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NOTW "Royal Editor" pleads guilty to mobile phone voicemail interception

The Guardian reports on the Royal voicemail interception scandal.

This case is one of the very rare prosecutions under the Regulation of investigatory Powers Act 2000.

Do any of the UK Mobile Phone Networks still allow your voicemailbox to be accessed, from an arbitrary landline or mobile phone, without forcing you to first change the default Personal Information Number (PIN) ?

Goodman pleads guilty Jemima Kiss

The Guardian
Wednesday November 29, 2006


Clive Goodman, the royal editor of the News of the World, has pleaded guilty and could face jail for plotting to intercept private phone messages involving the royal family.

Goodman, 48, from Putney, south-west London, was arrested on August 8 after a police investigation into allegations of phone tapping at Clarence House. Members of the Prince of Wales's household claimed there had been security breaches in its telephone network.

In the dock at the Old Bailey with Goodman was former AFC Wimbledon footballer Glenn Mulcaire, 35, also from south-west London, who admitted the same charge.

Mr Mulcaire further admitted five charges of unlawfully intercepting voicemail messages left by a number of people, including publicist Max Clifford and Elle Macpherson.

The charges, under the Regulation of Investigatory Powers Act 2000, date to interceptions between February 16 2006 and June 16.

The conspiracy charge, under the Criminal Law Act, relates to conspiring to intercept voicemail messages between November 1 2005 and August 9 2006.:


Accessing your voicemail from your own phone does not necessarily require a PIN, but, this is, of course, still vulnerable to the reasonably technically difficult process of Subscriber Information Module (SIM) card cloning. and, of course, the secret conference call tapping method used in the Vodafone Greece scandal.

The mention of SImon Hughes MP, as one of the targets of this conspiracy, reminds us that we are still awaiting publication of the last year's annual repor annual report by the previous Interception of Communications Commissioner, the Rt. Hon.Sir Swinton Thomas.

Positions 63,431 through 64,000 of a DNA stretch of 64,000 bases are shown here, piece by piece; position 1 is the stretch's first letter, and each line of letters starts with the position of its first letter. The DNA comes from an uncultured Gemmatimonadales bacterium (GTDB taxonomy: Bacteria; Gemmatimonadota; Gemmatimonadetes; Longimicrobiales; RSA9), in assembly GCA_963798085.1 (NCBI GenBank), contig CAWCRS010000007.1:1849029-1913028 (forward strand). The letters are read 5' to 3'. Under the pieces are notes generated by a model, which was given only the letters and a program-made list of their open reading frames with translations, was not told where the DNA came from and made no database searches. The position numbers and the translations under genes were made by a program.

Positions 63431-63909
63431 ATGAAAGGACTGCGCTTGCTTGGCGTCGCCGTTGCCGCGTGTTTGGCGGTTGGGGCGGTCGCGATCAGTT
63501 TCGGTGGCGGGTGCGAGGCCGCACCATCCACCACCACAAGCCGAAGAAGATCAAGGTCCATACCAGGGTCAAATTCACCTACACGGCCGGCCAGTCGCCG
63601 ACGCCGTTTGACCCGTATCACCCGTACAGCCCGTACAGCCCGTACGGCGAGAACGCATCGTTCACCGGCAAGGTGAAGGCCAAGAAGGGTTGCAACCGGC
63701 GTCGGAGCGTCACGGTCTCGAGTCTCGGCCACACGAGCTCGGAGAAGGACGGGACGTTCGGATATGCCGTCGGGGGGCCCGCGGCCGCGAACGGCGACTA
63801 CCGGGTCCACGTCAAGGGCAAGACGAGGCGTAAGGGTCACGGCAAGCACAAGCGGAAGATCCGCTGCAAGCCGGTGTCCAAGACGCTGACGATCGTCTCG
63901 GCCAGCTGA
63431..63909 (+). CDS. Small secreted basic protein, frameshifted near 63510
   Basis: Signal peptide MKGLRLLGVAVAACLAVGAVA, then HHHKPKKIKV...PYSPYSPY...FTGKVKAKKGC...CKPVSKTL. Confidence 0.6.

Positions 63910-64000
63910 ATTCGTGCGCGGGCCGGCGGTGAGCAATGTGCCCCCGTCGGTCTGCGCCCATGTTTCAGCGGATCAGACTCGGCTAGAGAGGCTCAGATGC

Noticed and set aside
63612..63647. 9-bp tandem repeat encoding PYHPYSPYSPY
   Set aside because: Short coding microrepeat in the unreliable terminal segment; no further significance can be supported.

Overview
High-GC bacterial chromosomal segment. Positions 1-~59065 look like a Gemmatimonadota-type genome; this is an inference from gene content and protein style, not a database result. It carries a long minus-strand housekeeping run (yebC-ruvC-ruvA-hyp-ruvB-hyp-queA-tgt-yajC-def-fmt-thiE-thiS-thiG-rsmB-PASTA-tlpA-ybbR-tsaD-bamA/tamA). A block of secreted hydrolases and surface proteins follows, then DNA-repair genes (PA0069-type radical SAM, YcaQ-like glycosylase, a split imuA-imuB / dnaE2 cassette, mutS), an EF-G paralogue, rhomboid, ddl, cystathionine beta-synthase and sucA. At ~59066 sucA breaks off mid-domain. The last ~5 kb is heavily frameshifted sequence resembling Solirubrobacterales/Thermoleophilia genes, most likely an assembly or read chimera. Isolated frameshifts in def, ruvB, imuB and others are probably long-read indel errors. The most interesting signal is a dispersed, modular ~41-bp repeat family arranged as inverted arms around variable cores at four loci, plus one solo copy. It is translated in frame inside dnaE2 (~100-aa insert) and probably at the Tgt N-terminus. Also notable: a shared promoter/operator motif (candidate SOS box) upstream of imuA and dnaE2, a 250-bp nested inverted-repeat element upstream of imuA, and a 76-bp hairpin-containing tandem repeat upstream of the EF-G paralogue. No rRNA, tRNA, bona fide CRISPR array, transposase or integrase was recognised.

Will this shed any light on the unanswered questions about the "Wilson Doctrine" and the tapping of Members of Parliament's phones ? Does this apply to their mobile phones ? Do this apply to their internet activities, including email ? Does this apply to the House of Lords ? Does this apply to non-Westminster elected Members of the Scottish Parliament, the Welsh Assembly, the Northern Ireland Assembly ? Does i apply to UK Members of the European Parliament ? Does it apply to foreign Members of the European Parliament ? Is a distinction made between MPs' private phones and email accounts etc. and the ones which they use for communicating with their constituents ?


Veteran political journalist Michael White writes in The Guardian, suggesting that notorious ex-Home Secretary David Blunkett was also the subject of News of the World, mobile phone voicemail interception, especially during the media slanging match over Blunkett's DNA tests and custody court case over his illegitimate child.

He hints that New Labour politicians are naive to pally up to Rupert Murdoch owned tabloid newspapers.

It also appears, again according The Guardian, that David Miliband, now the Minister in charge of Department for Environment, Food and Rural Affairs, who runs an infamous propaganda blog at public expense.

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